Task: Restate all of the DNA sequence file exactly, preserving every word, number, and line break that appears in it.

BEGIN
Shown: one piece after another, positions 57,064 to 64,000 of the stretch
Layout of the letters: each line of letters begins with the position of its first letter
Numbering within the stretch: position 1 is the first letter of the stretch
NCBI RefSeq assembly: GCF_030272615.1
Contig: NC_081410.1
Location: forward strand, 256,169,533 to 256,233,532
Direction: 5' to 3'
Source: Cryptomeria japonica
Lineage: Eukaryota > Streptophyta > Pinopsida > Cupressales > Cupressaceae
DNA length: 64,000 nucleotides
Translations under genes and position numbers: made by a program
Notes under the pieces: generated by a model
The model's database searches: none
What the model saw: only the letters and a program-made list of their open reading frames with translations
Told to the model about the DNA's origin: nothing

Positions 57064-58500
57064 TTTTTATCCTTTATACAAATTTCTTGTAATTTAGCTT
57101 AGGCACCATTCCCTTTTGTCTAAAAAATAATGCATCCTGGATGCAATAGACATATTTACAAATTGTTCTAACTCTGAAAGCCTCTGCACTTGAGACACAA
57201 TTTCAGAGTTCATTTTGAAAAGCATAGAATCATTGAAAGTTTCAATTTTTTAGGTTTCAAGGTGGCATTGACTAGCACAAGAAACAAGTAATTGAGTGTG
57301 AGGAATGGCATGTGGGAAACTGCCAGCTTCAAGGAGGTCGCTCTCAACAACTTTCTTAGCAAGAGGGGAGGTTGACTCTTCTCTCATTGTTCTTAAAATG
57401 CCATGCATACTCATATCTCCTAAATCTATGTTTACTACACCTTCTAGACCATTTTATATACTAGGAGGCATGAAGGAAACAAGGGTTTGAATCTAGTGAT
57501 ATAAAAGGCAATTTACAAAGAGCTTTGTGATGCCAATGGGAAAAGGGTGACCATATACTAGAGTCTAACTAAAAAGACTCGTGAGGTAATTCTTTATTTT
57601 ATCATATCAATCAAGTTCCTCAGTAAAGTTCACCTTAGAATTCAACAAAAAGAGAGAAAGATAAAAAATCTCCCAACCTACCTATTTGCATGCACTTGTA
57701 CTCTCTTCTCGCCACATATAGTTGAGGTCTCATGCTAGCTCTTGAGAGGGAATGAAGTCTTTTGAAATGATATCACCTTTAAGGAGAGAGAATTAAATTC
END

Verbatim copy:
Shown: one piece after another, positions 57,064 to 64,000 of the stretch
Layout of the letters: each line of letters begins with the position of its first letter
Numbering within the stretch: position 1 is the first letter of the stretch
NCBI RefSeq assembly: GCF_030272615.1
Contig: NC_081410.1
Location: forward strand, 256,169,533 to 256,233,532
Direction: 5' to 3'
Source: Cryptomeria japonica
Lineage: Eukaryota > Streptophyta > Pinopsida > Cupressales > Cupressaceae
DNA length: 64,000 nucleotides
Translations under genes and position numbers: made by a program
Notes under the pieces: generated by a model
The model's database searches: none
What the model saw: only the letters and a program-made list of their open reading frames with translations
Told to the model about the DNA's origin: nothing

Positions 57064-58500
57064 TTTTTATCCTTTATACAAATTTCTTGTAATTTAGCTT
57101 AGGCACCATTCCCTTTTGTCTAAAAAATAATGCATCCTGGATGCAATAGACATATTTACAAATTGTTCTAACTCTGAAAGCCTCTGCACTTGAGACACAA
57201 TTTCAGAGTTCATTTTGAAAAGCATAGAATCATTGAAAGTTTCAATTTTTTAGGTTTCAAGGTGGCATTGACTAGCACAAGAAACAAGTAATTGAGTGTG
57301 AGGAATGGCATGTGGGAAACTGCCAGCTTCAAGGAGGTCGCTCTCAACAACTTTCTTAGCAAGAGGGGAGGTTGACTCTTCTCTCATTGTTCTTAAAATG
57401 CCATGCATACTCATATCTCCTAAATCTATGTTTACTACACCTTCTAGACCATTTTATATACTAGGAGGCATGAAGGAAACAAGGGTTTGAATCTAGTGAT
57501 ATAAAAGGCAATTTACAAAGAGCTTTGTGATGCCAATGGGAAAAGGGTGACCATATACTAGAGTCTAACTAAAAAGACTCGTGAGGTAATTCTTTATTTT
57601 ATCATATCAATCAAGTTCCTCAGTAAAGTTCACCTTAGAATTCAACAAAAAGAGAGAAAGATAAAAAATCTCCCAACCTACCTATTTGCATGCACTTGTA
57701 CTCTCTTCTCGCCACATATAGTTGAGGTCTCATGCTAGCTCTTGAGAGGGAATGAAGTCTTTTGAAATGATATCACCTTTAAGGAGAGAGAATTAAATTC